Dreamworld tragedy: Our thoughts with families, children
AS a parent, it's hard to imagine what the 12-year-old daughter of the mum killed in Tuesday's Dreamworld tragedy would be going through right now.
Her grandmother revealed some of her anguish on Tuesday night.
"(The child) has had a truly terrible day, she is going through unimaginable pain at the moment,'' Kim Dorsett said.
Ms Dorsett's daughter Kate Goodchild, 32, and son Luke Dorsett, 35, were killed on the Thunder River Rapids ride.
The circumstances were horrific - indeed unimaginable for anyone who has been on that ride.
There are a long list of rides at Dreamworld where you would think something tragic could happen before that ride.
Buzzsaw, The Tower of Terror II, The Claw, The Giant Drop or even Wipeout would be far more likely candidates.
On what is one of the tamest rides at Dreamworld, one of twists, turns, and getting a little wet, the fun ride ended in horror as the raft flipped.
Claire Wooley and Lia Capes were waiting in line to go on the ride, when people started running out screaming.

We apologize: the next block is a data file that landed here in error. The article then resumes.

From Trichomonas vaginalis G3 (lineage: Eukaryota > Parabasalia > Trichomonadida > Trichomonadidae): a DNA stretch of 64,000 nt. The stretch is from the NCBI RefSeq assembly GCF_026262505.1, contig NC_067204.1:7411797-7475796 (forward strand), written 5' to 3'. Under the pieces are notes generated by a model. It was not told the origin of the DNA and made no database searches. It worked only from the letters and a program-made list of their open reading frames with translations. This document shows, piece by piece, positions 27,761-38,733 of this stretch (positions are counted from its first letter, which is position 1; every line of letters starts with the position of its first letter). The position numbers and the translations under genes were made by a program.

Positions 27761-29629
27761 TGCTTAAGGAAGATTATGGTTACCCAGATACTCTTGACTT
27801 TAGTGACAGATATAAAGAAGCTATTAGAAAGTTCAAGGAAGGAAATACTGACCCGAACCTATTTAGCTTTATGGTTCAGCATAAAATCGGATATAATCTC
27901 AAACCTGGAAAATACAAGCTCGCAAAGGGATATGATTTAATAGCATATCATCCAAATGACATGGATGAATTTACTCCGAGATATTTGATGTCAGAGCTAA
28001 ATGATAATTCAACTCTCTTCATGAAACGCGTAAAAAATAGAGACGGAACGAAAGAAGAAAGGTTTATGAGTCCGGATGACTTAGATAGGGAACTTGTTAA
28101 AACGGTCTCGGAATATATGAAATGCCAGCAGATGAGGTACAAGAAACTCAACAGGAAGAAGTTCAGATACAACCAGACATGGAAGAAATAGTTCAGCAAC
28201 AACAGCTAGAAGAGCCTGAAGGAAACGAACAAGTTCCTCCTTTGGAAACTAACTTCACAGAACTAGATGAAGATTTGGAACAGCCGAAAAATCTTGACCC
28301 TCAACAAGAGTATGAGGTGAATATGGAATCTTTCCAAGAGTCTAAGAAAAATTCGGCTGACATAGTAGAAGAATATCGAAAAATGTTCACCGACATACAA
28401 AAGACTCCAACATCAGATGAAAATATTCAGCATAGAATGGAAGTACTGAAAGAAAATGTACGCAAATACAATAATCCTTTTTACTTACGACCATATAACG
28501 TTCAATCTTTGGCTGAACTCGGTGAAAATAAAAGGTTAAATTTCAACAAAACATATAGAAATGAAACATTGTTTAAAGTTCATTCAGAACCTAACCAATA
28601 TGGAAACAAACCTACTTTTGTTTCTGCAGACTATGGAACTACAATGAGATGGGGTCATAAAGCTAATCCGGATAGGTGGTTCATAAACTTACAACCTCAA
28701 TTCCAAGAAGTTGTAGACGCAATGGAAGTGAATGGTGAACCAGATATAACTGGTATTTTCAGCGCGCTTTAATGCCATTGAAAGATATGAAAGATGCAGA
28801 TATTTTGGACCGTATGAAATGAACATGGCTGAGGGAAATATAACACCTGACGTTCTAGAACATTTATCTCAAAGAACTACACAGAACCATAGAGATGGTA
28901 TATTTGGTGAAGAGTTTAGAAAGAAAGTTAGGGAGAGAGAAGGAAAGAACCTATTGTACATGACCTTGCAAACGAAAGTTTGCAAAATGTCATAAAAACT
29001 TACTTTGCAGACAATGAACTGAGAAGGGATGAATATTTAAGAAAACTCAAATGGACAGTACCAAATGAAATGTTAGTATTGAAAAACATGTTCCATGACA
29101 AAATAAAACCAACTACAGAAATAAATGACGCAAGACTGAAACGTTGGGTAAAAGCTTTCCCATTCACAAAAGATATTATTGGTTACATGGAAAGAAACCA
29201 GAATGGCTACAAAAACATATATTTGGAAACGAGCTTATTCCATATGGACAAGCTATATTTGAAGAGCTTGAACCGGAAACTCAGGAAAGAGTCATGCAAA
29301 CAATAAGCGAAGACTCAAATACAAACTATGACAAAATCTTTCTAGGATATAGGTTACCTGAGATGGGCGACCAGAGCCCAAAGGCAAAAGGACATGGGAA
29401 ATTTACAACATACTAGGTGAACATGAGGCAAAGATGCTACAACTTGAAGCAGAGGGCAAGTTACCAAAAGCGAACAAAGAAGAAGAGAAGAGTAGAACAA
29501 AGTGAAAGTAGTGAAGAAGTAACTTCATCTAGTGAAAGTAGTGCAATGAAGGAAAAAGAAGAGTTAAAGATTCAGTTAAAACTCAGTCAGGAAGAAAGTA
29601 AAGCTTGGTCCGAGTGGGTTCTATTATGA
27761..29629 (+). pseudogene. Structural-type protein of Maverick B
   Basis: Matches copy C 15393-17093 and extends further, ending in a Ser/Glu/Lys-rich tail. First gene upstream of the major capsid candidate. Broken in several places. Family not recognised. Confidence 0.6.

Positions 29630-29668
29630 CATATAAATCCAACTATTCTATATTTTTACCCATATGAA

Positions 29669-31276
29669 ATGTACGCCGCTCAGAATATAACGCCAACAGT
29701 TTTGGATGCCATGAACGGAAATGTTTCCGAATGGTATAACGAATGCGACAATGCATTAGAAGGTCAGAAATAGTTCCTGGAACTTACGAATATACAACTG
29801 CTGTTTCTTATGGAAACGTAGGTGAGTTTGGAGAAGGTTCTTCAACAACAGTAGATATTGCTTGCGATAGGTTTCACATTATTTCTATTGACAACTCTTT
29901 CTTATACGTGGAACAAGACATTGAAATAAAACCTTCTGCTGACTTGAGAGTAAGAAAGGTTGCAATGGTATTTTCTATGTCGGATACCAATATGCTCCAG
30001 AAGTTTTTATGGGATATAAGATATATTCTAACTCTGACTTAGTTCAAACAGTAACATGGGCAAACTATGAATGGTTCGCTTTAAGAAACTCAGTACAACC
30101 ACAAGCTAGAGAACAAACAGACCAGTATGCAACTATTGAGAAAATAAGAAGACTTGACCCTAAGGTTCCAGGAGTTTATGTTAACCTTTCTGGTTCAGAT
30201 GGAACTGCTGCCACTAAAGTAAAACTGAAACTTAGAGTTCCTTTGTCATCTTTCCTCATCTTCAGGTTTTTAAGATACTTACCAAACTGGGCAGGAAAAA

"Before we knew it everyone was running out in hysterics," Ms Capes told ARM on Tuesday night.
Ms Wooley said in the moments after the tragedy, she was: "Just assisting a child..we believe her mother was one of the deceased."
No words can convey what the Dorsett family are going through today.
But these certainly paint a picture.
"I have three children and have lost two of them (Tuesday) - my whole family has been wiped out," Kim Dorsett told the Courier Mail.
Ms Goodchild had two daughters, aged eight months and 12 years.
"I'm at a loss as to how to deal with this now - I woke up this morning with three children and tomorrow I am only going to have one left," the Canberra resident said.
The family was holidaying on the Gold Coast and had extended their stay by a few days.
While many are now questioning the safety record of Dreamworld, the fact is that for decades it has been a place where families have enjoyed thrilling rides confident that safety checks and maintenance is continually carried out.
Suggestions by Steve Price that Dreamworld may be never opened again are certainly premature.
But the reality is that the public has to have full confidence in it as a premium tourist attraction.
To that end, more than 30 investigators are now involved in the probe into the accident.
It is unlikely the ride at the centre of the tragedy will be reopened for week, months or perhaps ever.
And Dreamworld itself cannot open its doors until there is a clear understanding about what happened - and a commitment to procedures to ensure it never happens again.
Finally, we should be thankful that two of those on the ride, now confirmed as a boy aged 10 and girl aged 12, somehow managed to survive.
That miracle is certainly one worth recognising as we mourn the lives of the four adults killed.